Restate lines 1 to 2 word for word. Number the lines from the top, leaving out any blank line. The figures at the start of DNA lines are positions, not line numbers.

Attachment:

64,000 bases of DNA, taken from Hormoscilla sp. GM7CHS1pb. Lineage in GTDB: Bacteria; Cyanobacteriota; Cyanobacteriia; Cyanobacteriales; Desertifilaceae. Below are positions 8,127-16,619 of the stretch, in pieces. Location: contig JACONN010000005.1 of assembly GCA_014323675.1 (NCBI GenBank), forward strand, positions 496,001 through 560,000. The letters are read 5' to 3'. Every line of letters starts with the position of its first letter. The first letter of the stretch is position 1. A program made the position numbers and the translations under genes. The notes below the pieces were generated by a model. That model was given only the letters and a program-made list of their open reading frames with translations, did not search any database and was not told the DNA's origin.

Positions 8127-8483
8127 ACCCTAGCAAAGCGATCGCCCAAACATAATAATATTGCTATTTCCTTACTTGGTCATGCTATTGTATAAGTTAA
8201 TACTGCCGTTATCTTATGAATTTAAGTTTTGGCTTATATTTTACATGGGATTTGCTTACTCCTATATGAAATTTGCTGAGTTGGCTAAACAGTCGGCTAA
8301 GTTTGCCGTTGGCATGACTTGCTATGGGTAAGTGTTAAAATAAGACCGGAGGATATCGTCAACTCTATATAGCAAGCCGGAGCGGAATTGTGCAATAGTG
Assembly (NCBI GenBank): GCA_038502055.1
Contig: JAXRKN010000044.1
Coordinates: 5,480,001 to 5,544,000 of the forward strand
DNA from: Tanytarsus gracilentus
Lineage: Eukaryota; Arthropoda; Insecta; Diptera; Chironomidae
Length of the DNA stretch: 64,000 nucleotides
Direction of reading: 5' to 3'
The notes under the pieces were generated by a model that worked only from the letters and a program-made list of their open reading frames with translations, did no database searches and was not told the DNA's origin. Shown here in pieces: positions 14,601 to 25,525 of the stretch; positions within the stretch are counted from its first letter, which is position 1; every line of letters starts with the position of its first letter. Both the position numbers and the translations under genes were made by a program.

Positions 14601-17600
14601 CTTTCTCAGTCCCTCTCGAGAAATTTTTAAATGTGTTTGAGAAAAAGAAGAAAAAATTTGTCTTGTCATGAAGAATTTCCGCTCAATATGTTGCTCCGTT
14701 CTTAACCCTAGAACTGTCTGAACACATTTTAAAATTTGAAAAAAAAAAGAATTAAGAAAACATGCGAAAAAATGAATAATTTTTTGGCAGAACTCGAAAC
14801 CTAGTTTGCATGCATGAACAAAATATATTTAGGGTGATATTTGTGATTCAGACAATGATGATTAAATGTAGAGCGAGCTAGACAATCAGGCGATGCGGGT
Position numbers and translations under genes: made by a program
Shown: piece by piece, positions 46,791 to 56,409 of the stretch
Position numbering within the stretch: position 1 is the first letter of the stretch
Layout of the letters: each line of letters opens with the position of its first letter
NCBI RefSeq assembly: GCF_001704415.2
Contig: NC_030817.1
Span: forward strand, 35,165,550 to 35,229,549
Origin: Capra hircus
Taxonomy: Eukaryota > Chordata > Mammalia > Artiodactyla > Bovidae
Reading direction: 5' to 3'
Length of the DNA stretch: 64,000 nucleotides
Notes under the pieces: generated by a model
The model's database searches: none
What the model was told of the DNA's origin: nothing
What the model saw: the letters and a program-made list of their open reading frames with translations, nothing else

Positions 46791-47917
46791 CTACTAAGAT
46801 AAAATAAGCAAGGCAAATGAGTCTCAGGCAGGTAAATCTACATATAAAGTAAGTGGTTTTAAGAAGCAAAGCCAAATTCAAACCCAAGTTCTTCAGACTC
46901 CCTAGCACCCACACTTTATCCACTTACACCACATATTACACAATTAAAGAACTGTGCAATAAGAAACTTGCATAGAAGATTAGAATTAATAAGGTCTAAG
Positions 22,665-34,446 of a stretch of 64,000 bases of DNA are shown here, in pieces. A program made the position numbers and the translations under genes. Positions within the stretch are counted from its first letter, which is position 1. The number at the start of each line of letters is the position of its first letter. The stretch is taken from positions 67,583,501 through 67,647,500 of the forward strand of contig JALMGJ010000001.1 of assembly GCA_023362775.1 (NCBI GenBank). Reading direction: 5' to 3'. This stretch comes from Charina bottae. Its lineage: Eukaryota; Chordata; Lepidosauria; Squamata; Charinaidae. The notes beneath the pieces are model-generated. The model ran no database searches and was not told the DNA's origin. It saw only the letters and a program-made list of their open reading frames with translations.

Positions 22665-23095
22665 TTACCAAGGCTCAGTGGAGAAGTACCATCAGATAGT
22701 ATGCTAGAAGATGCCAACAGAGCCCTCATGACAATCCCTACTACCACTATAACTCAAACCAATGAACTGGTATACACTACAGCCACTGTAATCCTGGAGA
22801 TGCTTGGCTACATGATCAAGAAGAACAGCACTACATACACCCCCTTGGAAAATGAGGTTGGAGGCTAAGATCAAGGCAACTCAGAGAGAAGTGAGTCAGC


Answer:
64,000 bases of DNA, taken from Hormoscilla sp. GM7CHS1pb. Lineage in GTDB: Bacteria; Cyanobacteriota; Cyanobacteriia; Cyanobacteriales; Desertifilaceae. Below are positions 8,127-16,619 of the stretch, in pieces. Location: contig JACONN010000005.1 of assembly GCA_014323675.1 (NCBI GenBank), forward strand, positions 496,001 through 560,000. The letters are read 5' to 3'. Every line of letters starts with the position of its first letter. The first letter of the stretch is position 1. A program made the position numbers and the translations under genes. The notes below the pieces were generated by a model. That model was given only the letters and a program-made list of their open reading frames with translations, did not search any database and was not told the DNA's origin.

Positions 8127-8483